University of Montana virtual tours move the Wild West into the digital space | State and Region

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ROB CHANEY

To get the most up-to-date tour of the University of Montana Museum of Arts and Culture, first make sure no one is there.

Adapting to the COVID pandemic has made this easy. A 3D virtual tour system can now provide exclusive viewing time for visitors, complete with speaker notes and background source material. On Friday, the new Goodbar Collection of Western Art will bring the Wild West into the digital arena.

Live concurrently with the actual debut of the paintings and sculptures in UM’s Meloy Gallery, “Imagining the West: Selections from the Stan and Donna Goodbar Collection of Western Art” allows those who want or need a social distance to still have a thorough exploration of the works.

When the reception doors open in the UM PAR/TV building at 5:30 p.m. on Friday, the digital exhibition also opens. Visitors don’t need any special app to take a virtual tour. A single click on any exhibit listed in the MMAC exhibits webpage that offers a “virtual docent tour” will take the viewer inside the gallery. The Goodbar Tour is set to go live on Friday.

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“You can browse the pieces in the software just fine,” said MMAC curator Anna Strankman. “They are quite interactive.”

The Goodbars’ personal collection of paintings, illustrations and related works that defined the myths of the Old West are on display: Indians, cowboys, houses on the beach and many of the pulp-fiction magazines that carried those myths to a wider American audience.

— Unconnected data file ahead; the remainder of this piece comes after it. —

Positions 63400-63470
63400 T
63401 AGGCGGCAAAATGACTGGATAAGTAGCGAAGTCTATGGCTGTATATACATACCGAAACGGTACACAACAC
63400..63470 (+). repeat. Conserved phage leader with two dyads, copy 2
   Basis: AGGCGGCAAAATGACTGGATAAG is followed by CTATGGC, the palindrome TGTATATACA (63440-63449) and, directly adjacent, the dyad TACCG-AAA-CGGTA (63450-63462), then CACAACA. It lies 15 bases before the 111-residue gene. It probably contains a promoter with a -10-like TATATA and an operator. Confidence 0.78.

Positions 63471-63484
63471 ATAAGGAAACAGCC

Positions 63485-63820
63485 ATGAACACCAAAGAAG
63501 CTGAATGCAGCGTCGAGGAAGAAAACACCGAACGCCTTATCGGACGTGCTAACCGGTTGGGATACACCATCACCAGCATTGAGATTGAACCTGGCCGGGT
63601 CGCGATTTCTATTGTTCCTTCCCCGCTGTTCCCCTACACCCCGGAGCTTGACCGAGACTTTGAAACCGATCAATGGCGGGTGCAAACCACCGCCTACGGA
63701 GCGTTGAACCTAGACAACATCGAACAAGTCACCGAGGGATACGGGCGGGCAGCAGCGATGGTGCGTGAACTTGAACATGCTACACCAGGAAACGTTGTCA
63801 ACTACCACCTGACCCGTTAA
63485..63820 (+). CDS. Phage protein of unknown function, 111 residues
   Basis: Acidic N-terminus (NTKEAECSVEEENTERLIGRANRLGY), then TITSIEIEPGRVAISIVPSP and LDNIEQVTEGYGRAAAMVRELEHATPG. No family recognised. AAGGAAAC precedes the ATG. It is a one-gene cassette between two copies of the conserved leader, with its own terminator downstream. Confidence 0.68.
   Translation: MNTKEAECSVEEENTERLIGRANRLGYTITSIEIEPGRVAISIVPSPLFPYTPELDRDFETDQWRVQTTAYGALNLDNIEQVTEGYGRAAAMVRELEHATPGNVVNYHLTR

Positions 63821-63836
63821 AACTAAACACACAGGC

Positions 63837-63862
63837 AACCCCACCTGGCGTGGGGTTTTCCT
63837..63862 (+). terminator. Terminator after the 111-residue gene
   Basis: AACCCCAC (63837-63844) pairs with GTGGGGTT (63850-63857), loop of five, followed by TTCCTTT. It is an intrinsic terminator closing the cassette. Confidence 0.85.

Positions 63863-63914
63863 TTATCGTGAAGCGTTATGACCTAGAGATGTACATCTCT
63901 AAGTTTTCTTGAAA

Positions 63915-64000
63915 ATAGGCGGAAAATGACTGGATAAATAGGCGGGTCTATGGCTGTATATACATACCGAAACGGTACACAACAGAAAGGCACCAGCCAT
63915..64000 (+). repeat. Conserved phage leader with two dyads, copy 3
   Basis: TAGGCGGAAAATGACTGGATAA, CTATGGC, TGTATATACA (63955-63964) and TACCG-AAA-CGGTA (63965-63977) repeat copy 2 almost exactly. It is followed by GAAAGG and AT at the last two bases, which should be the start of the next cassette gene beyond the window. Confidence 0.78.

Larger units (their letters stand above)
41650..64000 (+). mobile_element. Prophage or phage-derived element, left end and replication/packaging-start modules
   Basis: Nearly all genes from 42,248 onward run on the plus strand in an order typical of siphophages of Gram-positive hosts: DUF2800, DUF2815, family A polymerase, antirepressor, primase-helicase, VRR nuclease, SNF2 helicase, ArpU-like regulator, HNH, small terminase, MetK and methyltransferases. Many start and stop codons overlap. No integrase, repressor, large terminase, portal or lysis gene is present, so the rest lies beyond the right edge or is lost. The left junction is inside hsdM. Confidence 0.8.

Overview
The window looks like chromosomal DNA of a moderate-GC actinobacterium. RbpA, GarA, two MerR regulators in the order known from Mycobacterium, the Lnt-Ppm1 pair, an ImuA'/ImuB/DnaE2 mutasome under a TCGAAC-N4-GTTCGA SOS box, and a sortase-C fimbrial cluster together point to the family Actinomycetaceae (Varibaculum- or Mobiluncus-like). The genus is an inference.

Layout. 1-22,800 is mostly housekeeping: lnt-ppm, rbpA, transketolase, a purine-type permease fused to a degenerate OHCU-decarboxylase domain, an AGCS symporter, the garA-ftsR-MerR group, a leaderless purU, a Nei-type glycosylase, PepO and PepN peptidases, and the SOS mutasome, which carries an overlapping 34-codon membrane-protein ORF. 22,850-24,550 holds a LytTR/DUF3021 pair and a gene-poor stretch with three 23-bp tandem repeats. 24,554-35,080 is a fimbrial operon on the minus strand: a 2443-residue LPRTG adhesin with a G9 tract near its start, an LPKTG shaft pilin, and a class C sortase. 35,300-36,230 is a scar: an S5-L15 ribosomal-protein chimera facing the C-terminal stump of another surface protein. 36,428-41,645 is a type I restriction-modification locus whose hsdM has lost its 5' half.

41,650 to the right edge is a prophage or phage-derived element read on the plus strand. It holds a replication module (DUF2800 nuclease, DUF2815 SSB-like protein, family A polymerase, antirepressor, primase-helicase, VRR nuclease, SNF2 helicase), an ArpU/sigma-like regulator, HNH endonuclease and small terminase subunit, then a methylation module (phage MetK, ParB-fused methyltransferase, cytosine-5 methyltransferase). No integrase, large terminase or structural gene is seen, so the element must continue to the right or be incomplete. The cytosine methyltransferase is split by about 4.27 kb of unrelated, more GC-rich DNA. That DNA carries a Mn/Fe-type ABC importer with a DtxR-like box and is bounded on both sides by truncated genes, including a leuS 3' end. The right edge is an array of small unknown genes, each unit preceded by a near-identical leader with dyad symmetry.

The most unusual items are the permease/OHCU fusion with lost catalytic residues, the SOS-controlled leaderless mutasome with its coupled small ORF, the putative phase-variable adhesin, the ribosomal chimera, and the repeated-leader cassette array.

The virtual tours use a 360 degree camera to capture the Meloy Gallery space from many different locations on the floor. From any location chosen, the visitor will be close to an artwork and across the room to other rooms, and can turn around to look from any direction. A mouse click zooms closer to a chosen artwork, whether it’s right next to it or on an opposite wall.

Each artwork also has labels listing basic catalog information of artist, date, and medium, as well as interpretive notes about its meaning. Some have “points to ponder” for younger visitors that can start conversations about the artwork.

Photographer and videographer Eileen Rafferty has built two previous tours for MMAC. It takes him about 45 minutes to place his special camera, leave the room, trigger it by remote control, then reposition himself for the next point of view in order to create the raw material for the visit.

Then the images are sent to software company Matterport for rendering and transformation into the final presentation. The resulting spectacle leaves a ghost visitor through the empty gallery, able to drift along the walls and spin like a player in a live video game.

MMAC director Raphael Chacón adapted the tour setting from a system used at the Radius Art Gallery in downtown Missoula. The hosting company, Matterport.com, specializes in property tours, but its capabilities also work well for museums.

“It’s a new way to educate, but I think it’s a viable way,” Chacón said. “More and more people are comfortable with the online experience. When the pandemic hit, it quickly became apparent that virtual tours would be very appealing, with everyone cooped up at home.

Before the pandemic, the Meloy gallery received three or four guided tours a week. When much of the campus has been closed for the past two years, virtual tours have averaged 30 to 40 visits per week, Chacón said.

Chacón added that another of the few valuable results of the COVID pandemic was the consideration of the digital reach of the UM art program. The Montana Museum of Art and Culture now has a virtual catalog of virtual tours, including the “Movement: Graphics and the Olympic Games, and Richard Buswell: Fifty Years of Photography.”

“We realized we had a minimal online presence when it came to education,” Chacón said. “All the documents in our gallery were printed. We had no way of archiving the exhibits. Now the shows may be gone physically, but the virtual tour exists forever as long as there is cyberspace.

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